21 October 2011
Documents that give a rare glimpse into what life was like for Caribbean labourers more than 100 years ago have now been added to
Documents that give a rare glimpse into what life was like for Caribbean labourers more than 100 years ago have now been added to the UNESCO Memory of the World Register.
In collaboration with archives, museums and libraries from countries as diverse as Jamaica to the USA, The National Archives for England and Wales submitted documentary heritage to UNESCO that chronicle the mass movement of West Indians to Panama and include historically significant events such as the construction of the Panama Canal.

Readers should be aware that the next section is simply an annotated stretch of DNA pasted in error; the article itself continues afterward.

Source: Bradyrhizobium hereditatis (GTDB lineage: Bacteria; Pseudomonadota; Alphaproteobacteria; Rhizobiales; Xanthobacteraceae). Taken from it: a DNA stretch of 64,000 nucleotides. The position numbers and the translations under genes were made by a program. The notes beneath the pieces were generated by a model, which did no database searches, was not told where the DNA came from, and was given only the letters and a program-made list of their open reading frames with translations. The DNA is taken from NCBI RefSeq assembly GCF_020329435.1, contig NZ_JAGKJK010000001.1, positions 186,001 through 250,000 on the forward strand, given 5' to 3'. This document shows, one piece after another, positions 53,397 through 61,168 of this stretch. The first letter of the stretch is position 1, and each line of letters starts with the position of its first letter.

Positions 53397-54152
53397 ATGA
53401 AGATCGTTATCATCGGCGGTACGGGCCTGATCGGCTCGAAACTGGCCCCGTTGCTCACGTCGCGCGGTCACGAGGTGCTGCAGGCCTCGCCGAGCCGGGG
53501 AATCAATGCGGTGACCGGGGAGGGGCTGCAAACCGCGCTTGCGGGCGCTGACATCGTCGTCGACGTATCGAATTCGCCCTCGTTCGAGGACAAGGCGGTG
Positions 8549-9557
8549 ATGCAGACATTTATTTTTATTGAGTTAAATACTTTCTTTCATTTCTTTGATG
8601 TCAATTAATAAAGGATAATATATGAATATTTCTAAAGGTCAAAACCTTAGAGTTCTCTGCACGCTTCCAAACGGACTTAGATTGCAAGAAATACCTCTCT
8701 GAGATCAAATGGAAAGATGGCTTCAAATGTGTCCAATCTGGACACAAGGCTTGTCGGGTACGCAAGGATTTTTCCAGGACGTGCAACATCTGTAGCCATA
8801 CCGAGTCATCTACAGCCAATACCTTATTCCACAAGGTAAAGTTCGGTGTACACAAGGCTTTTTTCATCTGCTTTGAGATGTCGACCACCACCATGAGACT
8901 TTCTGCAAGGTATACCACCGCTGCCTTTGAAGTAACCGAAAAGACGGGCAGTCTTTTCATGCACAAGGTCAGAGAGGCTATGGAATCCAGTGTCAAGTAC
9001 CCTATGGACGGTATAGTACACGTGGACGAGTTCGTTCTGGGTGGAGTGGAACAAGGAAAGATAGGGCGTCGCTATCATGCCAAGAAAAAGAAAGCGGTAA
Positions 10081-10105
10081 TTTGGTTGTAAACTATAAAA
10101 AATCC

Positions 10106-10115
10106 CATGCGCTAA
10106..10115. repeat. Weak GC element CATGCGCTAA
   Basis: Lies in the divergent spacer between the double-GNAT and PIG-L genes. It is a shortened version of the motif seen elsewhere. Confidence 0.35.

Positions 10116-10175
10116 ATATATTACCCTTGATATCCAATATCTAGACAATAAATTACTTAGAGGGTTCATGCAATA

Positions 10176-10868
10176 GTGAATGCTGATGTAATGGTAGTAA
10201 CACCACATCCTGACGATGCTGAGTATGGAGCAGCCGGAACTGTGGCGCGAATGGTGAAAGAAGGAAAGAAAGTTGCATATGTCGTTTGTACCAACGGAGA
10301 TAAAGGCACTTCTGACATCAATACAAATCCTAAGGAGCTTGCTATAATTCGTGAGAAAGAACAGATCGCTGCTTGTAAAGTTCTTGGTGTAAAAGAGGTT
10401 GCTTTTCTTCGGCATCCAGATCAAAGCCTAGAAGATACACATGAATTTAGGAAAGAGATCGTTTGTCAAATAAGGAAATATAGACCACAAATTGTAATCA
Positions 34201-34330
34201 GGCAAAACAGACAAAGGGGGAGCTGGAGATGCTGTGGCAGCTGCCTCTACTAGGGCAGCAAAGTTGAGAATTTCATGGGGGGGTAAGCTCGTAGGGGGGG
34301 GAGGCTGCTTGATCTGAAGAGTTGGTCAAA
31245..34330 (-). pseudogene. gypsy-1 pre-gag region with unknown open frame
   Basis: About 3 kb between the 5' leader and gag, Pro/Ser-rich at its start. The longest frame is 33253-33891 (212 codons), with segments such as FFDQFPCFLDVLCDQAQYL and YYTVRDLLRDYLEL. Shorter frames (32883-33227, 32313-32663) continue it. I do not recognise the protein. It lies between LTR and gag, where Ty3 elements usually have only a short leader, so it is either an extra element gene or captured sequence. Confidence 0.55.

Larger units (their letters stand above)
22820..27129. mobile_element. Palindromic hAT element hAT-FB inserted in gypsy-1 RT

The collection brings to light the Caribbean’s connections with Central America and North America and the mobility of people in the region at the time describing the movement of more than 100,000 West Indians who made new lives in Panama. For many, this was the first opportunity to take control of their own lives and seek their destiny abroad.
To find out more about the Memory of the World Register, see Amanda Randall's feature in the July 2011 issue of Family Tree. Back issues are available from our shop or call 0845 519 0228. You can also purchase digital back issues from www.pocketmags.com, the App Store and Android Marketplace.